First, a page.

CR:  With David Grisman, we had put together some demos and our manager Richard Loren who was in the mailroom at William Morris Agency at the same time as David Geffen, gave Geffen a call to see if he would be interested in our project. David Geffen had just started Asylum Records and was looking for acts for his label.  Geffen heard some of our demos and flew us down to L.A. Lorin and I played for him in his office and said he'd like us to record for his new label, Asylum.

LR:  We had assembled several demos that we'd been wood shedding for a year.  We auditioned acoustically in David Geffen’s office and were offered a record deal on the spot.

CR:  Clive Davis from Columbia Records just happened to be in town at the same time at the Beverly Hills Hotel. I guess word got out Geffen wanted to sign these two young kids from Stinson beach so Clive made an overture to our manager that he'd like to meet us also. So Lorin and I sang for Clive in the Polo Lounge and he wanted to sign us. We were young with a lot of enthusiasm and liked singing our songs.

LR:  So, next day at lunch with Geffen, where we're supposedly finalizing our deal with him, our manager throws out the counter offer from Clive Davis for more money. Geffen balked and said he wouldn’t change his deal so we ended up signing with Columbia Records for double the money. 

PZ:  Lorin, can you discuss what you have been up to musically lately?  I understand that Rickey Skaggs won a Grammy with a song that you wrote “Soldier of The Cross”.

LR:  Ricky Skaggs heard the Rowan Bros play this 'live' in Virginia at a festival and flipped for the song and especially, of course, the harmonies, and he also heard our recording of our “Rowans” (Peter, Chris & Lorin) version on the album “Sibling Rivalry” and he declared he would record the song one day, and that day came. He did cop our basic three part vocals but played it pure bluegrass!  On our new CD “Now & Then", we recorded a new version and re-titled it "Soldier’s Cross" that features the magnificent Phil Lesh on bass.  We recorded here at my home studio, along with  "How I think of U".  I call that one the 'Phil McCartney' track- Phil Lesh playing monstrously melodic lines ala The Beatles.  In fact, we now call this style “Bluezgrass” fusing New Orleans funky groove with folk/rock.

Click For BiggerPZ: You both were a significant part of Phil Lesh & The Hep Kats that played at the Great American Music Hall in to help Allen Cohen.  Could you tell us a little bit how that came about?  It sure sounded like you guys were having fun.

LR:   Chris & I were recording harmonies on J.C. Flyer's new CD, and a few months later George Michalski and J.C. hooked us up with Phil Lesh at a fundraiser hosted by he and his wife at their residence where I was part of the house band which later included Phil Lesh jamming with us as well as my brother Chris. The band also included Michalski on keyboards, Martin Fierro on sax, and Ernest “Boom” Carter on drums.  A few months later J.C. called us to see if we would want to put the same band together as part of this upcoming benefit for Allen Cohen and we were down for that all the way.  The band was called Phil Lesh & The Hep Kats and this time we also had Barry Sless playing guitar and pedal steel, and since Ernest Carter was on the road with Howard Tate, we enlisted drummer Prairie Prince to do double duty.  (Prairie also played that evening with Don’t Push The Clown).  The Allen Cohen gig turned out to be big fun as Phil, J.C, and The Rowan Brothers put together a set list that included some great Grateful Dead tunes - especially ones that Phil sang like “Box of Rain,” and I suggested “Deal” which became a upbeat shuffle medley.  We also did the Rowan Bros cover of an old time Louvin Bros “Runnin' Wild.” So far, it's been a one-off gig, and we're looking forward to the next one.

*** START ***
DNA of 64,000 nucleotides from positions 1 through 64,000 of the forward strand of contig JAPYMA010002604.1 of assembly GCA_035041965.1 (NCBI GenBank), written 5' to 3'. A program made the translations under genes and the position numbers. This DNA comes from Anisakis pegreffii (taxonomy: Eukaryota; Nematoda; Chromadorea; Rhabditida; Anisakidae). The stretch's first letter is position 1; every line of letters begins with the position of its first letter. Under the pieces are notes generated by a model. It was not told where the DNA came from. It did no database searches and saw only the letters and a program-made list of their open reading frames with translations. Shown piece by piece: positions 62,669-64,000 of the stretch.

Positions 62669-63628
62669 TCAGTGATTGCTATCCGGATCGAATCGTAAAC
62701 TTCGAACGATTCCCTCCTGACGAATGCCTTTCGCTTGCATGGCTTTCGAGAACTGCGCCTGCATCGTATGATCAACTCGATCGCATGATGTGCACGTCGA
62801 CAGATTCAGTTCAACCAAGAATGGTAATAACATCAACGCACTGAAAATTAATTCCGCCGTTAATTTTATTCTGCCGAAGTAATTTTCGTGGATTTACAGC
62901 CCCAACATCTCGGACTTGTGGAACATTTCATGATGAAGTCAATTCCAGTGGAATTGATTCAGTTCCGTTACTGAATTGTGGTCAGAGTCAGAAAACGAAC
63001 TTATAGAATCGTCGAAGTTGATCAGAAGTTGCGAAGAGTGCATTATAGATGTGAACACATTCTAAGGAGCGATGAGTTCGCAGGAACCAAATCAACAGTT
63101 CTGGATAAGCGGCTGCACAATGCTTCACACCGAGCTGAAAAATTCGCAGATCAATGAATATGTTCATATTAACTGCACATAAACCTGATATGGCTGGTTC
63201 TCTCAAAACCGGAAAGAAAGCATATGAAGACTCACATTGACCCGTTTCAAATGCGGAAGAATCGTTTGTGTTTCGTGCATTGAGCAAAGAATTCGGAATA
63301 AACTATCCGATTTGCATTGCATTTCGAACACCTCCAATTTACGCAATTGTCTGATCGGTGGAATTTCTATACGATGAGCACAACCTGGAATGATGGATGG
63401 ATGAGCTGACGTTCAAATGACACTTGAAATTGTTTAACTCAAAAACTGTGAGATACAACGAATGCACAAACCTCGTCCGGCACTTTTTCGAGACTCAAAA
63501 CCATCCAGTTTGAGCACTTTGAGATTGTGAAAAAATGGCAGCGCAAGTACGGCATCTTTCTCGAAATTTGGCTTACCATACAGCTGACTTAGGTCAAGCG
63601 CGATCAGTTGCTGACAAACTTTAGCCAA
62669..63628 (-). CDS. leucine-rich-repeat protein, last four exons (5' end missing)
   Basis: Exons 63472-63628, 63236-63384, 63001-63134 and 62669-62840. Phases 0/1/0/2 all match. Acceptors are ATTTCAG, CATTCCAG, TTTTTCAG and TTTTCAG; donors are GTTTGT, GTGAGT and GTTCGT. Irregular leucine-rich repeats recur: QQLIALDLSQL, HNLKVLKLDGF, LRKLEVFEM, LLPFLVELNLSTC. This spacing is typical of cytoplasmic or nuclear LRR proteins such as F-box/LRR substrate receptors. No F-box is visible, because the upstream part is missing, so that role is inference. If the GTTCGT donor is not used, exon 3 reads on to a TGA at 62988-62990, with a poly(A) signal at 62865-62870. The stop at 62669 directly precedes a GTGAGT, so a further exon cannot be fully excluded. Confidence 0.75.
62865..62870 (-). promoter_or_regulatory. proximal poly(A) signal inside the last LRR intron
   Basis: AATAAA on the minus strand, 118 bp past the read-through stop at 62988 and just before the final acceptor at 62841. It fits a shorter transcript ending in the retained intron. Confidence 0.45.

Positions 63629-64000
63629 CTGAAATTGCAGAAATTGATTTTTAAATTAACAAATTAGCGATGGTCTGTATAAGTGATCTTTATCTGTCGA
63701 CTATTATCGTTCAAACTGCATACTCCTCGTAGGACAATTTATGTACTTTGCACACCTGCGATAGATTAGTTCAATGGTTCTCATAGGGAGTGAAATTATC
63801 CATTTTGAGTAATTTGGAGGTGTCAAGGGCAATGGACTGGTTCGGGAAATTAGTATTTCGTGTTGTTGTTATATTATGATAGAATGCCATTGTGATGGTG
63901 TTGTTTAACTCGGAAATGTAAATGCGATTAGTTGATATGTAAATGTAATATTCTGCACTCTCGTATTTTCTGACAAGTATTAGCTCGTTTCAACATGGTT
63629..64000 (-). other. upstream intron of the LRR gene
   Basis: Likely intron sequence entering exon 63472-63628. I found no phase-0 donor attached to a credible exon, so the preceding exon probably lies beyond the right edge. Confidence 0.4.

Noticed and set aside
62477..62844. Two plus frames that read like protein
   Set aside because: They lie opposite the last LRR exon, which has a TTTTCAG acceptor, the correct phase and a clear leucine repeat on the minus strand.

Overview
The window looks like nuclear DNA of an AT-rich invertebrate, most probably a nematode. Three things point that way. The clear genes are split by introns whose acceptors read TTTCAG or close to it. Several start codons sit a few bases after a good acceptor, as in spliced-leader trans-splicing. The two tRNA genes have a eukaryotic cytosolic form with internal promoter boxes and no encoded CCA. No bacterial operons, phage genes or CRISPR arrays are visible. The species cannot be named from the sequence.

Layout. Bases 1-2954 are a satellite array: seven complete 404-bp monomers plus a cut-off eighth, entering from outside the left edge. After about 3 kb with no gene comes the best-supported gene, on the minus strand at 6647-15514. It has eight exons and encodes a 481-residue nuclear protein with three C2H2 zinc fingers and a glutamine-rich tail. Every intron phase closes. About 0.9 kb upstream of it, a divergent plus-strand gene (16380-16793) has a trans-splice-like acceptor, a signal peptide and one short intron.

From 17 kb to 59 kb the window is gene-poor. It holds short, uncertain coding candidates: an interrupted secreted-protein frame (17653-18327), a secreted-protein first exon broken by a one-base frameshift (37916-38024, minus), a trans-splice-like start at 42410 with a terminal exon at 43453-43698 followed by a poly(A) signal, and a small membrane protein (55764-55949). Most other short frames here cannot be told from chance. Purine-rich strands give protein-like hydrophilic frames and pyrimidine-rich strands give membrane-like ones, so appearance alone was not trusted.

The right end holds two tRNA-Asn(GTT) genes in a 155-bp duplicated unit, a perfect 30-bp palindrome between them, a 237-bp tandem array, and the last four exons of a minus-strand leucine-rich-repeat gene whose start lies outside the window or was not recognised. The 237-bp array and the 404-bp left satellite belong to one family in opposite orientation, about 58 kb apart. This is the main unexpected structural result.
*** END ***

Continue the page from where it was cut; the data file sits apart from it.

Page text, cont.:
Click For BiggerCR:  Playing with Phil was really cool because besides his great bass playing; he’s a great harmony singer!  I hope we get a chance to do it again.

PZ: “Now and Then” includes some wonderful musical moments.  It truly sounds like a circle of friends getting together and singing and playing. Can you tell us of the process of working on the ‘Now’ portion of the new CD?

LR:  This was an opportunity to involve a lot of the people we've been fortunate to work with along the way-over 25-year career. Originally, David Grisman was our producer and musical director with whom we signed with Clive Davis and Columbia records.  When Chris and I were approached by BOS Music to put out the “Now & Then” CD I asked David to be part of the 'now' since he was also a major part of the 'then' material. I picked my song "Circle of Friends" for him to play on because it coincidentally fit the vibe of this project so well, even though the song was written several years ago and was recorded on   my own version on my first solo CD "My Father's Son". For the Rowan Bros CD, we recorded the tune basically live with David on mandolin and Doug Harman on cello. Besides that tune, in the last couple of years, Chris and I had started gigging as well as recording a bunch of tunes with Barry Sless on pedal steel, Robin Sylvester on bass, Brent Rampone on drums, and Mookie Siegel on piano and accordion.  These tunes were to become the body of what are the 'Now' tracks of the CD.  So, the process involved not only our 'band' as mentioned but also our long term relationships with fellow musicians like Grisman, and cellist Doug Harman who’s been playing for over 15 years on various projects of mine. This project bridges the gap from 'then' to ‘now' and the Circle is completed.

CR: I think one of the nicest things said about “Now and Then” is it’s the kind of songs that people can sing along with, based on two part harmony hoping to strike that universal chord.

Listen To Circle of Friends (download) / Listen To The Rowan Live With Bill Graham (download)

Check out The Rowan Brothers Website for more information and to order the CD set.

© 2004 JBS Publishing Co. Posted by special arrangement.